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Ooohhh comfy

May 30, 2009 at 3:52 AM

Hey all..

I thought I'd try to experiment around with my violin, so I took off my shoulder rest and I threw off my chin rest in a burst of poetic passion. It was such a different world!

It made me realise a few habbits it naturally do without realising - like cleching my jaw, or fidget with my bow hand (explains my trembling...) but also my left hand was free... apart from the difficulties I faced with shifting (after awhile I realised a quick shrug while shifting helps) and vibrato (no damn solution :( Maybe I need to try practice it without any equipment on)

But I could look whever I want, though I found that for me to play properly I'd have to put my chin to the right said of the tail piece - its where it naturally went. I played with my shoulders to, I raised them as high as possible, then just completely dropped them like 2 ton weights.

So I did some scales, not bad. My tone sounded warm, my bows were full.

Though yes.. It was a big change from being so reliant on a shoulder rest and chin rest..

I suppose whenever I have any problems, I'll throw everything off and play naked :) I'll find my problems then haha.


From Anne-Marie Proulx
Posted on May 30, 2009 at 1:01 PM

Even the chin rest?  Good luck! Doing experiments is a efficient way of learning.

Anne-Marie


From Christopher Liao
Posted on May 30, 2009 at 4:32 PM

This is such a bubbleburster, but my teacher told me to never remove the chin rest because I'd sweat on the violin --> ;asklfj;asd varnish.

I tried it anyway because I like rebelling against her. It's quite interesting! I suppose a cloth would do, however.

Amazing how a few inches up and down a violin can make such a difference.

::cl


From Anne-Marie Proulx
Posted on May 30, 2009 at 5:31 PM

Lucky you "short neckers" who can play without chin rests!!!  On the old violins, you clearly see the mark of the place where the owner's chin used to be on the violin. I suppose it could do this?  Christopher, if your teacher sees a mark there on your violin, be sure to prepare a little story... to save yourself!!! 

Anne-Marie


From Dimitri Adamou
Posted on May 31, 2009 at 12:20 AM

I'm of stocky build hehe. I like to experiment alot and try to find different ways, I even dream of it - I remember dreaming of my mother playing the violin resting at her left breast and she was doing bouncing bow strike. (The thing is my mum doesn't have a lick of musical talent in her..unless its my adoptive Gypsy mother XD)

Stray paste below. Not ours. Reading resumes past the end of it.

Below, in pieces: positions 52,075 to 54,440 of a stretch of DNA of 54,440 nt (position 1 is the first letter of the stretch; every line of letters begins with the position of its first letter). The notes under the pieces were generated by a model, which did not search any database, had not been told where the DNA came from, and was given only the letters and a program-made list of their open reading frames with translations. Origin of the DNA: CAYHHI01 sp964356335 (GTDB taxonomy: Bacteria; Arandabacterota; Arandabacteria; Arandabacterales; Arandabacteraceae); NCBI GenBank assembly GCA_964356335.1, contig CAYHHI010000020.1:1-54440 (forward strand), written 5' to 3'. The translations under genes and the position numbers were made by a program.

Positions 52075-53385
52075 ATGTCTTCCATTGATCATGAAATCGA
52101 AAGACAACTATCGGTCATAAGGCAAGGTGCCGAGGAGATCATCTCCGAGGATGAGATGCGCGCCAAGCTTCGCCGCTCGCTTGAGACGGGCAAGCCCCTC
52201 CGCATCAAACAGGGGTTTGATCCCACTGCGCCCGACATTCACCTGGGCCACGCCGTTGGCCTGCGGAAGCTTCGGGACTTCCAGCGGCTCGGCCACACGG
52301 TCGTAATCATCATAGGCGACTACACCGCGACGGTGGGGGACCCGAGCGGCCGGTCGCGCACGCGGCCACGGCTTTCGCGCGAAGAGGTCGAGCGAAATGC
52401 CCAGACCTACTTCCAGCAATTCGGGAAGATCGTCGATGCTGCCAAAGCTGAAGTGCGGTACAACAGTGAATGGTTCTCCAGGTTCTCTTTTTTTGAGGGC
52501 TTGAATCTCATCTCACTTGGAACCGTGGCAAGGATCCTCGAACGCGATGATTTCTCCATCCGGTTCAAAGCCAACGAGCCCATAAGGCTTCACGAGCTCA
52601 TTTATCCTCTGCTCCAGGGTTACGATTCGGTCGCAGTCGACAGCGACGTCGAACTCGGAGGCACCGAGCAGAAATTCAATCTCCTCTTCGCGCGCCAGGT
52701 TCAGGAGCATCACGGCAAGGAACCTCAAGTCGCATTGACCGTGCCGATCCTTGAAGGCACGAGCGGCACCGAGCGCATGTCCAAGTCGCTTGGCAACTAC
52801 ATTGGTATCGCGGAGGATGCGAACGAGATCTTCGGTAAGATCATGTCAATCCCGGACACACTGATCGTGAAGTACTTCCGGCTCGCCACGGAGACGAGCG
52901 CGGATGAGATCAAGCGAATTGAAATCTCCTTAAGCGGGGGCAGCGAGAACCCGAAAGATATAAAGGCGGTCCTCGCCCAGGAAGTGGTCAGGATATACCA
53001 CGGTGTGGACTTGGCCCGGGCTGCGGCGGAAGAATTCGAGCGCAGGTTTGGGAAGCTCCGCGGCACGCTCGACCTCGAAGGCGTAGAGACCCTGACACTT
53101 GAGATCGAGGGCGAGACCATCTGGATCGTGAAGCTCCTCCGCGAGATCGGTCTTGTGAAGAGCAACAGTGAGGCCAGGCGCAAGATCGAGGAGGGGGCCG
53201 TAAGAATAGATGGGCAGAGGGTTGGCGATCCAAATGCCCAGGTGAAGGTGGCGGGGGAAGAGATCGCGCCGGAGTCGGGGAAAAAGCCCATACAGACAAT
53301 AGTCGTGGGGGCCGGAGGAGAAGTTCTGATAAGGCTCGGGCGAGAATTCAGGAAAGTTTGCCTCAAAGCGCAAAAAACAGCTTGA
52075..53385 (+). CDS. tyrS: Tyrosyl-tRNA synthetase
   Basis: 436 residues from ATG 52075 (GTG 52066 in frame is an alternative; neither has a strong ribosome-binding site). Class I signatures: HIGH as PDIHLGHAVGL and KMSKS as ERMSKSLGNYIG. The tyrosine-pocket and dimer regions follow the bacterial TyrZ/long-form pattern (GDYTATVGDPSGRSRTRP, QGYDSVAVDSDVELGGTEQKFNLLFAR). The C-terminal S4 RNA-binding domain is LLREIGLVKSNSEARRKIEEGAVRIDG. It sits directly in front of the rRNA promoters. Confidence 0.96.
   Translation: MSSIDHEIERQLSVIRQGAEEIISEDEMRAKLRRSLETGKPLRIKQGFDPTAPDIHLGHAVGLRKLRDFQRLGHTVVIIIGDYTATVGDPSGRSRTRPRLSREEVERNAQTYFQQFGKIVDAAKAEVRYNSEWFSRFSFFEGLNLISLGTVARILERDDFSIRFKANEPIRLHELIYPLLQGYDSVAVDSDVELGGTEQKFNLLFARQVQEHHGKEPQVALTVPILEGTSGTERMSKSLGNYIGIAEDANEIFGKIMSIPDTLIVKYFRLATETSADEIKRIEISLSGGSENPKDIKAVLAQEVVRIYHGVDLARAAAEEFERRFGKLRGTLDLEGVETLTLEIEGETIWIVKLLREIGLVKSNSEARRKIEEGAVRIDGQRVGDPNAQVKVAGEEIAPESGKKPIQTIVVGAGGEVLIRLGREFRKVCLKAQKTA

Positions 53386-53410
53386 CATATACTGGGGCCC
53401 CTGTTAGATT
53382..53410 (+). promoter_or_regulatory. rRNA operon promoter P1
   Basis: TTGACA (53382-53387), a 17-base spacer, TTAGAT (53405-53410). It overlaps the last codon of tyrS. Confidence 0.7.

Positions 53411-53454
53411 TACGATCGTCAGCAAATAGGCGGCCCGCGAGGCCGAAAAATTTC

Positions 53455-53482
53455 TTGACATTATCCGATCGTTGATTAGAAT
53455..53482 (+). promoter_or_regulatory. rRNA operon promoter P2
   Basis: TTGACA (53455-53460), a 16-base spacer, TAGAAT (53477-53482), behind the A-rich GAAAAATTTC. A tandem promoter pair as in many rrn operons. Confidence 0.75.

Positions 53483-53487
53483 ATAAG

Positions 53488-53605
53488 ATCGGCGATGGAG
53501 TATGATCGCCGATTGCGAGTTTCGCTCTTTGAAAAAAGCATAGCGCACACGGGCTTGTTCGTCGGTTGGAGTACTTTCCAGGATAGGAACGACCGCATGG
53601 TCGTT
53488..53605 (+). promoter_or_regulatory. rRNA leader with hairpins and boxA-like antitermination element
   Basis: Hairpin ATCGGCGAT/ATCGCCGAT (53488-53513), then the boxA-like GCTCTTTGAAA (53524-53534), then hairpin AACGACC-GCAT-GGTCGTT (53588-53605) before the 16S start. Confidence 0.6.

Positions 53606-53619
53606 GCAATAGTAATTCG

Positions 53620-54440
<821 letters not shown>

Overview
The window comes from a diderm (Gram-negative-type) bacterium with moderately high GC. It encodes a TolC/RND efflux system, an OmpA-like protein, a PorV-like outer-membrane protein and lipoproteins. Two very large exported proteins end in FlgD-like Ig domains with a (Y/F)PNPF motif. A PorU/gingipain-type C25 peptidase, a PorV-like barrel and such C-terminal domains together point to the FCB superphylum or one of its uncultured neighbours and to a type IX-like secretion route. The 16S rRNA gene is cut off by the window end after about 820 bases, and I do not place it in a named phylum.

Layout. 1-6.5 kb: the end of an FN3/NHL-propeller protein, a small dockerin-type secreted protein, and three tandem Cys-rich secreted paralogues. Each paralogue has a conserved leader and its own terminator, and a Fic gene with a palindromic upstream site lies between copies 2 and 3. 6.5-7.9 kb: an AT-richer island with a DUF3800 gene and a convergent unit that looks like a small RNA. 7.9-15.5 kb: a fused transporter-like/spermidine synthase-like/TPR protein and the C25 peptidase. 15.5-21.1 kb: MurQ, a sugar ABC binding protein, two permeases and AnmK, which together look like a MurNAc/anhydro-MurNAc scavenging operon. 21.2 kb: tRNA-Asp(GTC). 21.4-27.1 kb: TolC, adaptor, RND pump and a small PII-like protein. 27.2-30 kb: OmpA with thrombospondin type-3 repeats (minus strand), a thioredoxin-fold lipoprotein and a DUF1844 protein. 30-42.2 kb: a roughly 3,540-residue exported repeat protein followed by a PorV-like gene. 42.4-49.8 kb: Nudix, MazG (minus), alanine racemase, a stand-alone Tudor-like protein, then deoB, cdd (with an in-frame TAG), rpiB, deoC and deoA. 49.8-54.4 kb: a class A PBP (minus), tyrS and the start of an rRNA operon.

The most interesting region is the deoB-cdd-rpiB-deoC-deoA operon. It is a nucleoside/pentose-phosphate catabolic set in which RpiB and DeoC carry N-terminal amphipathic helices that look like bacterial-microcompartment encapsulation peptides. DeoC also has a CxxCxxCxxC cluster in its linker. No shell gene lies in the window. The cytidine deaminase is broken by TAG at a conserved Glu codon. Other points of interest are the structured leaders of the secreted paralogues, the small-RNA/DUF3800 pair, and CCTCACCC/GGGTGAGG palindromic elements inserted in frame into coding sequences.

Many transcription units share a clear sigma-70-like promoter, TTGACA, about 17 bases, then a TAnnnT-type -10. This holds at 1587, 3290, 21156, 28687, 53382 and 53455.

The thing is I can't put my neck ONTO the violin itself, only slightly onto the right side of the tail piece itself to make a grip [which is done by a quick shrug] when im shifting down wards or the ocasional vibrato (which is hard to do like this). If I were to put my neck onto the violin, I would cause a bad balance, I wouldn't be able to focus properly and I'd probably hit myself in the eye.. among many other bad things :P

So I transfered this over to my chin rest (So on a left mounted chin rest, I am actually on the right side as far as possible), and its been such a wonderful thing, my bowing is very free and strong. I never realised how much cramping and squishing the shoulder rest did to me - I don't even need it anymore, its just a matter of finding my balance again. Though the downside is I think it may cause some extra work with my left arm. So I will try to gradually weane myself off of the shoulder rest and see how it goes. Though somehow I think this will take alot of work, and hopefully aid from great Tutor :)

If not...theres always the internet :P


From Stephen Brivati
Posted on June 2, 2009 at 10:24 PM

Greetings,

I would like to suggets that if you are raising your shoulder (the shrug) for the downward shift then you are on the wrong track.   I don`t even use the approach advoctaed by Flesch of a slight increase in head weight.  ButRaising the shoulder in the long run is not going to help,  in my opinion.  The mechanics of the body are such that on a downward shift there is actually an oppsing movement in the upper arm to go with the movement of the forearm. So if anything the shoulder drops down and back very slightly on a downward shift.  One reaosn you may be doing this shrug is because you are dropping the scroll as you down shift. If you focus on a slight raising or even movement to the left (which is needed on the up shift anyway) it may help.

All these things take experimentation and patience ;)

Cheers,

Buri


From Dimitri Adamou
Posted on June 3, 2009 at 8:14 AM

Hey Buri,

Thank you for that advice. It gives me some new leads.

I am fine with experimenting I have learnt so much from it so far :)

Hopefully a time will come when I have a teacher that can answer all of my questions.

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